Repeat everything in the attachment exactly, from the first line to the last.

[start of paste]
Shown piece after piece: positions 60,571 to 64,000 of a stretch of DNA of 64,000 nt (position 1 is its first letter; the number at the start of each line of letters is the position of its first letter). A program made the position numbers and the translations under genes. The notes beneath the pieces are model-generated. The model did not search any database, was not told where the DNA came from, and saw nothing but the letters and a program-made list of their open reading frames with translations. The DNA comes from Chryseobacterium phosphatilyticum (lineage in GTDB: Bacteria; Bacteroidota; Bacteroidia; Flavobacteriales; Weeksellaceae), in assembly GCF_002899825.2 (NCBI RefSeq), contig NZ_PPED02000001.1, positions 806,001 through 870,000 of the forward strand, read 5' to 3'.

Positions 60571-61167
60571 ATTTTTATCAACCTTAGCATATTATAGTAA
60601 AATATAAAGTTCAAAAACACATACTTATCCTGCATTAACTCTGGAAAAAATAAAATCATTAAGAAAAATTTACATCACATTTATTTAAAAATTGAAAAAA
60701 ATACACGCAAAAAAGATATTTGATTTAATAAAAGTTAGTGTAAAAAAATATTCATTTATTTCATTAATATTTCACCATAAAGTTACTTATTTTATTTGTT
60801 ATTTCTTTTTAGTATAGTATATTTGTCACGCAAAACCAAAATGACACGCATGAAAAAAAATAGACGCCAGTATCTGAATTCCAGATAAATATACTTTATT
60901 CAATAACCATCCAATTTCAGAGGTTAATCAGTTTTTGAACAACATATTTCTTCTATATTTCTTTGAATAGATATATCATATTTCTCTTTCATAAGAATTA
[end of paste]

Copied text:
Shown piece after piece: positions 60,571 to 64,000 of a stretch of DNA of 64,000 nt (position 1 is its first letter; the number at the start of each line of letters is the position of its first letter). A program made the position numbers and the translations under genes. The notes beneath the pieces are model-generated. The model did not search any database, was not told where the DNA came from, and saw nothing but the letters and a program-made list of their open reading frames with translations. The DNA comes from Chryseobacterium phosphatilyticum (lineage in GTDB: Bacteria; Bacteroidota; Bacteroidia; Flavobacteriales; Weeksellaceae), in assembly GCF_002899825.2 (NCBI RefSeq), contig NZ_PPED02000001.1, positions 806,001 through 870,000 of the forward strand, read 5' to 3'.

Positions 60571-61167
60571 ATTTTTATCAACCTTAGCATATTATAGTAA
60601 AATATAAAGTTCAAAAACACATACTTATCCTGCATTAACTCTGGAAAAAATAAAATCATTAAGAAAAATTTACATCACATTTATTTAAAAATTGAAAAAA
60701 ATACACGCAAAAAAGATATTTGATTTAATAAAAGTTAGTGTAAAAAAATATTCATTTATTTCATTAATATTTCACCATAAAGTTACTTATTTTATTTGTT
60801 ATTTCTTTTTAGTATAGTATATTTGTCACGCAAAACCAAAATGACACGCATGAAAAAAAATAGACGCCAGTATCTGAATTCCAGATAAATATACTTTATT
60901 CAATAACCATCCAATTTCAGAGGTTAATCAGTTTTTGAACAACATATTTCTTCTATATTTCTTTGAATAGATATATCATATTTCTCTTTCATAAGAATTA